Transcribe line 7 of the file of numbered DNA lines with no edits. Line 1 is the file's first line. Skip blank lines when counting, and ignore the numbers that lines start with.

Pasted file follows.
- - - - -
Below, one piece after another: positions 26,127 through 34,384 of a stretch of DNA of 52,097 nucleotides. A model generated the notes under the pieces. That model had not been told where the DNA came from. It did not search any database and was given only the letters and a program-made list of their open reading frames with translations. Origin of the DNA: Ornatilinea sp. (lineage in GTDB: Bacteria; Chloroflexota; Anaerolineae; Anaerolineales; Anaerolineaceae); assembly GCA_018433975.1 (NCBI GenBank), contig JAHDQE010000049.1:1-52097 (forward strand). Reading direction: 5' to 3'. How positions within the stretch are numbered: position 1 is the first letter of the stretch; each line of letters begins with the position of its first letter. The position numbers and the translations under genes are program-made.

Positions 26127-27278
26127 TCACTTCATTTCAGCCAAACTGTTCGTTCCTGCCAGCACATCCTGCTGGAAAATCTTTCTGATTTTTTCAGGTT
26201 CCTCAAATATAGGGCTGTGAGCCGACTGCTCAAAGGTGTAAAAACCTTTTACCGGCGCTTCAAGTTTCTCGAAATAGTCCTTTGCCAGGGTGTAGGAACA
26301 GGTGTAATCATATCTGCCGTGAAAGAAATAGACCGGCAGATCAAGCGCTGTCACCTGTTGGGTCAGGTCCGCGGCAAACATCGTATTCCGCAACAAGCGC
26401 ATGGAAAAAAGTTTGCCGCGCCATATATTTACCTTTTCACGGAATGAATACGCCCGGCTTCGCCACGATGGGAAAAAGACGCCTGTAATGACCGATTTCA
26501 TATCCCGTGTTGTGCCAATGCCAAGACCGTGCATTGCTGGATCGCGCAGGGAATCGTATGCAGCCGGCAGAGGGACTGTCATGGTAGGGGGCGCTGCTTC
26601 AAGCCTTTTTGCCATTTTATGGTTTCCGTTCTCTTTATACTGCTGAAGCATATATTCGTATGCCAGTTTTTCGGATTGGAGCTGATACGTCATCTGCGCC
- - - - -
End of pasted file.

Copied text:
26501 TATCCCGTGTTGTGCCAATGCCAAGACCGTGCATTGCTGGATCGCGCAGGGAATCGTATGCAGCCGGCAGAGGGACTGTCATGGTAGGGGGCGCTGCTTC